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Reporter's Notebook: China's eleventh five-year plan puts a particular emphasis on technology, and folks are paying attention.
When China President Hu Jintao visited Microsoft earlier this month, political and industry observers were quick to note that the Chinese president sat down to dinner with Microsoft CEO Bill Gates before meeting with U.S. President George W. Bush.
But Microsoft spokesman Lou Gellos had a more humble take on that visit.
Gellos told internetnews.com that Washington State is a natural stopping point for such a long flight, and that in addition to the Microsoft campus in Redmond, the Chinese president also paid visits to Boeing headquarters and a nearby air museum.
With its plethora of technology companies, said Gellos, it turns out that the State of Washington is an important trading partner for China.
"You hear a lot about our nation's trade deficit," he quipped. "But Washington might be the one state that doesn't have a deficit with China."
Hop across the continent, to where enterprise search guru Steve Arnold gave the closing address at the Enterprise Search Summit in New York.
Arnold had just returned from China, and told his audience that, given China's 1.2 billion-plus population, even if you assumed that only 2 percent of the Chinese population was very smart, that would represent "three New York Cities full of very smart people. Think about that."
His larger point was that the era of U.S. dominance on the Web in terms of total number of pages is drawing to an end.
"In five years, more Web pages will be in Chinese than in English," he said.
No wonder Google has risked ditching its good-guy image to gain a toe hold there.
Speaking of Google, many observers (and competitors) are happy to note that Google doesn't do enterprise search very well, mainly because its methodology for ranking pages is irrelevant within a corporate intranet.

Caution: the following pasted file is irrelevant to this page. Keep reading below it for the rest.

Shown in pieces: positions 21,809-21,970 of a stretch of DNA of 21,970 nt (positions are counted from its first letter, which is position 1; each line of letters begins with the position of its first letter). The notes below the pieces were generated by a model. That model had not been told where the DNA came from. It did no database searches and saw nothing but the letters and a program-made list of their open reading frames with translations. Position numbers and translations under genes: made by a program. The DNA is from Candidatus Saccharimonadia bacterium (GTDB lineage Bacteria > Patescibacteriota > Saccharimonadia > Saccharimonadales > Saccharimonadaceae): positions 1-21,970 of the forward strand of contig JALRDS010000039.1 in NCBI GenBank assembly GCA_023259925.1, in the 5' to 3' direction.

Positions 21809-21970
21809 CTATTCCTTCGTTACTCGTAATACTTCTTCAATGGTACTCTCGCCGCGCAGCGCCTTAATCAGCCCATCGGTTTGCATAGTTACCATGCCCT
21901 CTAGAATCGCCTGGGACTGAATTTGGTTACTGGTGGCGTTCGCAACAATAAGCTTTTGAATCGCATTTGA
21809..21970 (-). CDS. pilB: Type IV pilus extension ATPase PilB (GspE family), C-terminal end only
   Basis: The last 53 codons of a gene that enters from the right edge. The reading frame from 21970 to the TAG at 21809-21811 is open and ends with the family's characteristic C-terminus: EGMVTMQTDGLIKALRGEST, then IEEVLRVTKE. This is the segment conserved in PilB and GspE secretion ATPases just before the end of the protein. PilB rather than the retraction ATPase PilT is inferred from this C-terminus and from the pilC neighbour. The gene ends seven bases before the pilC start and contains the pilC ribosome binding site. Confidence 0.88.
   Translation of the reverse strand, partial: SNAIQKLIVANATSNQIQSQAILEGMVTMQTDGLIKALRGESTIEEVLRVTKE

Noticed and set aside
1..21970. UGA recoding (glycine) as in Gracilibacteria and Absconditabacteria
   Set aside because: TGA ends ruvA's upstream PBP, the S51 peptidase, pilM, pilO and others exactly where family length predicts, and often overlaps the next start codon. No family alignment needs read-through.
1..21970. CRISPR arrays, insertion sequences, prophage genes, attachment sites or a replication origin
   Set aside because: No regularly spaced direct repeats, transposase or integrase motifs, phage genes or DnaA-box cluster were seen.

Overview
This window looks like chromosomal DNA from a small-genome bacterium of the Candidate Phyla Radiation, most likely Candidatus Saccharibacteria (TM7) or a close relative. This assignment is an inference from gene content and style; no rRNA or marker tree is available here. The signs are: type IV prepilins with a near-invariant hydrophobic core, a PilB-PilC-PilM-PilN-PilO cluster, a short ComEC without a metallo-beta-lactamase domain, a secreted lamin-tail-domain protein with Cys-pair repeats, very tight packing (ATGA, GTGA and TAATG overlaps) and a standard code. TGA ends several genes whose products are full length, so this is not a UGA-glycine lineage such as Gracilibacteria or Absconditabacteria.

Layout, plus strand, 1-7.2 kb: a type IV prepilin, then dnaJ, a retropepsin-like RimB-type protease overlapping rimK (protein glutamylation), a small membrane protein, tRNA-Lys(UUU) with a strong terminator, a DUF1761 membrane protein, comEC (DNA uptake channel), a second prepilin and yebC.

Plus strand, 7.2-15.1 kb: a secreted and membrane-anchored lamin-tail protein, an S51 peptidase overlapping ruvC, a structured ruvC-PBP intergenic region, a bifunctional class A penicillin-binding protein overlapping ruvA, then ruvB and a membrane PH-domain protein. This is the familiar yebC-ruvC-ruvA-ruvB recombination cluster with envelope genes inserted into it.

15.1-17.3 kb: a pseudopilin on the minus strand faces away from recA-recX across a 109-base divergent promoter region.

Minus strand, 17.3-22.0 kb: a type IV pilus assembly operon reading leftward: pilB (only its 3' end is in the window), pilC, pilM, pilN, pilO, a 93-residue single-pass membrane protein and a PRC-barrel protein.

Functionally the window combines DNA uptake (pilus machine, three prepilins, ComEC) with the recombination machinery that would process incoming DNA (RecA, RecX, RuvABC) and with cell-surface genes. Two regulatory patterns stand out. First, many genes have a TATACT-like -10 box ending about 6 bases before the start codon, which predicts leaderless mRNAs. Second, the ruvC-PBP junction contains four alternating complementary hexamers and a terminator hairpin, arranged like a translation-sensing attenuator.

"The success of Google's page ranking on the Web is based on page links," noted Yves Schabes, president of search technology vendor Teragram. "Most corporate documents don't have links to other documents."
Sue Feldman, an analyst with Framingham, Mass.-based research firm IDC, explained that Google's Internet search provides results that are "good enough."
Enterprise search needs to be more accurate than that, she said.
"Google's role is to create unbiased access to everything in the world. In enterprise search, you want to limit access to only the pertinent stuff. You want tools for users to not waste their time."
Feldman told internetnews.com that knowledge workers spend 25 percent of their time at work looking for information. According to her research, this translates into $6 million dollars per 1,000 knowledge workers per year wasted searching for facts.
But Arnold has a different take: he says Google's OneBox appliance is setting the whole concept of enterprise search on its ear.
OneBox finds search terms within other enterprise applications, such as customer relationship management, business intelligence and e-mail, and highlights those results for users.
"Google's approach to search is to make it a gateway to your company's non-functional processes," he said. "It's not search, it's a way to get to business applications."
Arnold called out another relative newcomer, Pittsburgh, Pa.-based Vivisimo, as another revolutionary company, with its ability to categorize content and eliminate redundant results.
"Vivisimo is the strongest federator and de-duper there is today," he said.
Vivisimo distinguishes itself from the field by providing navigation, categorization, and visualization as facets of search, helping users narrow their query results.
Feldman, another fan of Vivisimo, said trying to pin content down by establishing taxonomies is a waste of time.
"You have no idea how people are going to structure their query," she said.
She said that search engine technologies that feature semantic understanding, browsing and categorization are better bets for enterprise search needs.
In addition to meeting those requirements, Vivisimo, Exalead and Teragram have something else in common: they have all been founded by French people (okay, Yves Schabes is from Luxembourg, but it's close enough and they're French-speaking).
Vivisimo chief scientist Jerome Pesenti laughed when confronted with this statistical anomaly.
"I've wondered that myself," he said. "I don't know the answer."
"Search me," he could have said.